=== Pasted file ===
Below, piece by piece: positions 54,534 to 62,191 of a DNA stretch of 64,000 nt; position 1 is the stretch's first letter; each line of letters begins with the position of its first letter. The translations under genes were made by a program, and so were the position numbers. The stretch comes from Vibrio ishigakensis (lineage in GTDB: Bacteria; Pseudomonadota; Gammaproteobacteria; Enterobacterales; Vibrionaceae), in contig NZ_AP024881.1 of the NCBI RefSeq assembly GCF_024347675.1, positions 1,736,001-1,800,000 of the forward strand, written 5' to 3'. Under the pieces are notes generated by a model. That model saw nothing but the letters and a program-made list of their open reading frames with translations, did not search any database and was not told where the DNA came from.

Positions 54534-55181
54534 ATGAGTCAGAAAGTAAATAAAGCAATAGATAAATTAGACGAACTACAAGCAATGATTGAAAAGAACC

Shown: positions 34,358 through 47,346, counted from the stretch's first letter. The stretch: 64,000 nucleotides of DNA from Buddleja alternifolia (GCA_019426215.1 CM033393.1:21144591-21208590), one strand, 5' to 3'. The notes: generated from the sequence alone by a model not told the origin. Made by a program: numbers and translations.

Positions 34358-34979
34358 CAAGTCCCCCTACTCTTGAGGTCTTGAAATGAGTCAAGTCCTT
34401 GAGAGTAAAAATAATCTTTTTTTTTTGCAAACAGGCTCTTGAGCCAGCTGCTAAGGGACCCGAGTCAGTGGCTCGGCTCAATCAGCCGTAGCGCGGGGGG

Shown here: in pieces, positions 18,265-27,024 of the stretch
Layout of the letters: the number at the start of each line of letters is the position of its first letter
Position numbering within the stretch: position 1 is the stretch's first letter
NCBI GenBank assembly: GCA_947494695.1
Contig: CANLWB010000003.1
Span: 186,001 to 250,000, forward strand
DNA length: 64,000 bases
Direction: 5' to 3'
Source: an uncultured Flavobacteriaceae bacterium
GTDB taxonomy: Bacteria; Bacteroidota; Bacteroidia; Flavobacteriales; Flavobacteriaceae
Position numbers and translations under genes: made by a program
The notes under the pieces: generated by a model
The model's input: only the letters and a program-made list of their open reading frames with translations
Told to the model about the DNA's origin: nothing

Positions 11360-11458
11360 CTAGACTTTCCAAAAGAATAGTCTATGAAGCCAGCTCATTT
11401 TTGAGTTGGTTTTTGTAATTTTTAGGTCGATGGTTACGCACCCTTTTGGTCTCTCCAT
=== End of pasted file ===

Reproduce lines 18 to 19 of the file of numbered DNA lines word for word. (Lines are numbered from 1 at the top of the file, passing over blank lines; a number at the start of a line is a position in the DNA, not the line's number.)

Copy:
Position numbers and translations under genes: made by a program
The notes under the pieces: generated by a model